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Anal Biochem. 2003 Nov 1;322(1):33-9.

A fluorescence-based high-throughput screening assay for inhibitors of human immunodeficiency virus-1 reverse transcriptase-associated ribonuclease H activity.

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Department of Medicine, University of Pittsburgh, Pittsburgh, PA 15261, USA.


A fluorescence resonance energy transfer assay readily applicable to 96-well and 384-well microplate formats with robotic operation was developed to enable high-throughput screening for inhibitors of human immunodeficiency virus-1 (HIV-1) reverse transcriptase (RT)-associated RNase H activity, an underexplored target for antiretroviral development. The assay substrate is an 18-nucleotide 3'-fluorescein-labeled RNA annealed to a complementary 18-nucleotide 5'-Dabcyl-modified DNA. The intact duplex has an extremely low background fluorescent signal and provides up to 50-fold fluorescent signal enhancement following hydrolysis. The size and sequence of the duplex are such that HIV-1 RT-RNase H cuts the RNA strand close to the 3' end. The fluorescein-labeled ribonucleotide fragment readily dissociates from the complementary DNA at room temperature with immediate generation of a fluorescent signal. This assay is rapid, inexpensive, and robust, providing Z' factors of 0.8 and coefficients of variation of about 5%. The assay can be carried out both in real-time (continuous) and in "quench" modes; the latter requires only two addition steps with no washing and is thus suitable for robotic operation. Several chemical libraries totaling more than 106,000 compounds were screened with this assay in approximately 1 month.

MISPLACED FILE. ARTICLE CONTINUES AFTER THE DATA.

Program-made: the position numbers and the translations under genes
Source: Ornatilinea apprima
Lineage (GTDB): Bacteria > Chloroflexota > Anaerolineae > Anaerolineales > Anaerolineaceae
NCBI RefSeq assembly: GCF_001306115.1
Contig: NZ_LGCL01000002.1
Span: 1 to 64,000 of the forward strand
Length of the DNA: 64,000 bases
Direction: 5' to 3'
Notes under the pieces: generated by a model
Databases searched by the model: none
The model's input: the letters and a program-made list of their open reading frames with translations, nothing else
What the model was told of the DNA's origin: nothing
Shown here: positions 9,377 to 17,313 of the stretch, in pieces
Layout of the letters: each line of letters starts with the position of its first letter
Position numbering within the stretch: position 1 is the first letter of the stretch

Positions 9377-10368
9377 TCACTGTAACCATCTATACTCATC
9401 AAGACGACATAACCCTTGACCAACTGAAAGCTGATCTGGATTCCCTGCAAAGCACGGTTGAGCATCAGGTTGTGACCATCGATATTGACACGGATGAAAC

[Indexed for MEDLINE]

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